Our immigration system is an immoral mess that throws obstacle after barricade in front of the huddled masses yearning to breathe free. It doesn't prevent terrorists from entering the U.S. And it certainly doesn't excel at making America more competitive or innovative.
The federal court decision blocking the president's executive actions on immigration wasn't the only significant judicial intervention in immigration policy in recent days.
How ironic that Ryan talks about "trust," because only two years ago the same leader said, "We do not want to have a society where we have different classes of people who cannot reach their American dream by not being a full citizen."
There is a clear and troubling pattern where policy reforms in the criminal justice system do not extend to immigrants in the criminal justice or immigration enforcement systems. The glaring question is: why not?
The events of 9/11 changed everything. Because the United States had designated the PKK a terrorist organization in 1997 -- six years after Ibrahim had come to the United States -- the Bush administration denied his naturalization petition and initiated deportation proceedings against him.
The truth is that anti-immigrant groups are less concerned about public safety and more concerned with reducing overall levels of immigration, particularly people of color.
Many people charged with illegal reentry are like my father - people who have lived in the US for years and who are desperate to return to the US to be with their families.
The United States offers protections to individuals who have suffered persecution, or fear that they will suffer persecution, due to their race, religion, national origin, political opinion, or membership in a particular social group.
The majority of women migrate to reunite with family, make a better life for their children, or escape violence that in their home countries. But our current laws make it harder for these women to come legally, and harder to become citizens when they do get here. So what do women need in real immigration overhaul?
One of National PTA's founding principles is to advocate for children and families who are most vulnerable. In the heated debate about immigration, we raise our voice for the estimated 4 million K-12 students in the United States who have at least one parent with the potential of being deported.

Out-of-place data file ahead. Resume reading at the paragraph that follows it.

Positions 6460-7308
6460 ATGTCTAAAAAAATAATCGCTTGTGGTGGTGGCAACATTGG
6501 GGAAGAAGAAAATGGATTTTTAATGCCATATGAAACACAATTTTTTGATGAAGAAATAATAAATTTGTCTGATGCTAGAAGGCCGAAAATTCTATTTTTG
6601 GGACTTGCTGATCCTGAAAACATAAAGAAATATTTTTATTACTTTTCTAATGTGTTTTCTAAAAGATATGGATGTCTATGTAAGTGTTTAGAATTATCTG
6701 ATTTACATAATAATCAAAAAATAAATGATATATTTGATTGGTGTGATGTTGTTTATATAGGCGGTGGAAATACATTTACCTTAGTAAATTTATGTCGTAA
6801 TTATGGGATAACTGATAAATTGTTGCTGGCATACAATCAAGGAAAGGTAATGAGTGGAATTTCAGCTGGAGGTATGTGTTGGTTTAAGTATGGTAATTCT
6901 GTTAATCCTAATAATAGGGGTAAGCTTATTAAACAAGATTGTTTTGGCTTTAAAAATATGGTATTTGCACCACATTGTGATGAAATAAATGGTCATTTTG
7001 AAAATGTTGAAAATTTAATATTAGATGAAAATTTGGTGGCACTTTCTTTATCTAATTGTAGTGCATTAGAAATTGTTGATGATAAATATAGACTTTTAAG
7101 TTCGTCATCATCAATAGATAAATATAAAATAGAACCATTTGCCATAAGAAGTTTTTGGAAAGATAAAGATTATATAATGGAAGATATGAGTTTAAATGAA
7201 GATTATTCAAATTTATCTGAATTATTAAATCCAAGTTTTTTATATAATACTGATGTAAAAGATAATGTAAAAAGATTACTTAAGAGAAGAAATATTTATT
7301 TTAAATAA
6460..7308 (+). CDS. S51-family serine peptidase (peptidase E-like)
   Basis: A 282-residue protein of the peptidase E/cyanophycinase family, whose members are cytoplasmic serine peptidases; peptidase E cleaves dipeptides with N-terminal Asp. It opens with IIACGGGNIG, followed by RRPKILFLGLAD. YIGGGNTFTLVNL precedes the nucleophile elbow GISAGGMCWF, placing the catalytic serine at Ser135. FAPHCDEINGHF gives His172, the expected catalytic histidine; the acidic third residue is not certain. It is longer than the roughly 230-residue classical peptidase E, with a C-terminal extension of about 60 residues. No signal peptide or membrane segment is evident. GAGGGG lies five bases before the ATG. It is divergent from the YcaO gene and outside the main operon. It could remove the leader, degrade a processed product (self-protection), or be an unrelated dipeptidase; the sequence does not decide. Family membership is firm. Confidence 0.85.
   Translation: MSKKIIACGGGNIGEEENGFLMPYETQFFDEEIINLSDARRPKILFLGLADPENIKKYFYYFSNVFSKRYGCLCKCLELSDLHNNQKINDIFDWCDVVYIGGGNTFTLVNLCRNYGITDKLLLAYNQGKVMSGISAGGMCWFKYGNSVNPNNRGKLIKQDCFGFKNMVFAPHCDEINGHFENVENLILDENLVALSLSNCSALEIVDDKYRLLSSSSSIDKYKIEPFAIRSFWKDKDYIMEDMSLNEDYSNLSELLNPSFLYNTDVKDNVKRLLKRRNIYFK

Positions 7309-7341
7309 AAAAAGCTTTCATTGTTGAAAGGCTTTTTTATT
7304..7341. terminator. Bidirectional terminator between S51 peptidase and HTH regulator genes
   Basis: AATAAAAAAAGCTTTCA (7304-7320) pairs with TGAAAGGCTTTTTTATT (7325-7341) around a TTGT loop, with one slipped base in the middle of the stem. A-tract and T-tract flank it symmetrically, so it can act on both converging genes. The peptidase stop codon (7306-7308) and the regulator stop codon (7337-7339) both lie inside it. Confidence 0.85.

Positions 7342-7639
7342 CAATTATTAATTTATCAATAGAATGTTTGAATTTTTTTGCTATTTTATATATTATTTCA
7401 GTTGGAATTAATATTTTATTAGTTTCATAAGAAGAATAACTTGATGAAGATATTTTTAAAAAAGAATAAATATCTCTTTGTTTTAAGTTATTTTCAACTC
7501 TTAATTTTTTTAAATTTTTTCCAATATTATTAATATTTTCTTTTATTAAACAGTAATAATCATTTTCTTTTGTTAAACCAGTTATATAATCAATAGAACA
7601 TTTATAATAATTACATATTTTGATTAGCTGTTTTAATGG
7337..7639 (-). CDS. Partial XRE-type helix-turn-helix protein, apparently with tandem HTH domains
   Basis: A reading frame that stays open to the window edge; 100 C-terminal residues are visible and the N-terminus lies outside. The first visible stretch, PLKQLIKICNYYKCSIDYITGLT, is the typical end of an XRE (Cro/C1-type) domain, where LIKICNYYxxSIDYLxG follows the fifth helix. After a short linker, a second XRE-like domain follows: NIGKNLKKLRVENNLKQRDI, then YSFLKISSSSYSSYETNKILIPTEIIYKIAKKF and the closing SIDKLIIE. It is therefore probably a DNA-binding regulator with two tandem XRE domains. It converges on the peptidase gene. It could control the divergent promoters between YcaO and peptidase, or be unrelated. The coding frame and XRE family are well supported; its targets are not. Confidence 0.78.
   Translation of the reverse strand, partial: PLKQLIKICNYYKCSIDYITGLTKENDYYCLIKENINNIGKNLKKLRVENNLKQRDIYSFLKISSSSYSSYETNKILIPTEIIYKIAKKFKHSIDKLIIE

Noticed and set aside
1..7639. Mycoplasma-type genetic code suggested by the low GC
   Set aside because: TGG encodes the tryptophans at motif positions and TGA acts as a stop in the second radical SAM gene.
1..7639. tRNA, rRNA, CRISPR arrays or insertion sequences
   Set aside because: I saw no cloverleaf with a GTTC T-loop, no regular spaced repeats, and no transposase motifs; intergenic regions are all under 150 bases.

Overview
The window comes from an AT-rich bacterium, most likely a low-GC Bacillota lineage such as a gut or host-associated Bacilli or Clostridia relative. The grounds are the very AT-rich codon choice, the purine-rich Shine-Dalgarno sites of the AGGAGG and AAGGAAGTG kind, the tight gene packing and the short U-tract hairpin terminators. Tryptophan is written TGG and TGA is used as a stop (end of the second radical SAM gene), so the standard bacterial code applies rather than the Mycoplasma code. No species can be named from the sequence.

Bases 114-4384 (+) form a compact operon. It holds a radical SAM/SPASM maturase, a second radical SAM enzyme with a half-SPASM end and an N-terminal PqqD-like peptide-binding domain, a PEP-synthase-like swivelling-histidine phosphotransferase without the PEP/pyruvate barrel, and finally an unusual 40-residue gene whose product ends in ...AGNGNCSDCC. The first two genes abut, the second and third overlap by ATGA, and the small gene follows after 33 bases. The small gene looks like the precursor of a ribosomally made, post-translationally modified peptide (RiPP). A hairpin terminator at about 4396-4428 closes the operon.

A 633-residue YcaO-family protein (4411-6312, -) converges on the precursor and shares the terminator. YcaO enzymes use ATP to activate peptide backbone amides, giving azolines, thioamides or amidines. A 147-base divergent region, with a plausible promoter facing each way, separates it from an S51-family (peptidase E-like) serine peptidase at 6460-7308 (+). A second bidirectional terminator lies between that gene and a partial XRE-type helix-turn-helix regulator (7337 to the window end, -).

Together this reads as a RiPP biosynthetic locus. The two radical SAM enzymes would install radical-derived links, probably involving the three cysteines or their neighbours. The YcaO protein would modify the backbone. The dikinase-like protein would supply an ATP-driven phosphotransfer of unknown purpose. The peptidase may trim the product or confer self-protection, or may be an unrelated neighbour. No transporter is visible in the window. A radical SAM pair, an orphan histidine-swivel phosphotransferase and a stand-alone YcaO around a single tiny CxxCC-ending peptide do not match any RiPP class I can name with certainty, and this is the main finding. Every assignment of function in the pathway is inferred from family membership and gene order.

The Land of Mass Expulsions is an Ancient Wonderland attracting over the ages visitors from all corners of the globe. Notable guests have included despots, freedom fighters, world leaders, religious bodies, and terrorists to name a few.
Trump's slogan of "Make America Great Again" is really a cover for "Make America White Again." Hate and prejudice is built on ignorance and fear and no one has helped create that more than the media and Donald Trump.
Presidential candidate Donald Trump and several of his Republican competitors have now endorsed the notion of doing away with the very first sentence of the 14th Amendment to the United States Constitution.
I challenge you, Mr. Trump, that if the U.S. were a corporation that you owned, before you would spend your own money on building the wall, tripling the number of ICE officers, expanding e-verify and expelling 11 million residents (a risky task) -- you would leave no stone unturned in a search for a policy solution that would achieve the same goal without all the expense and hassle.
No American citizen should be subjected to the treatment that George Khoury and Habib Joudeh received when they arrived at Ben Gurion Airport in Israel last month.
The one thing all parents share is the desire to protect their kids. Although the legalization and regulation of all drugs may seem counterintuitive to that desire, repealing prohibition will keep our communities safer. Legalization reduces the profit margins of illicit products and disincentivizes the time, money, and violence necessary to traffic drugs.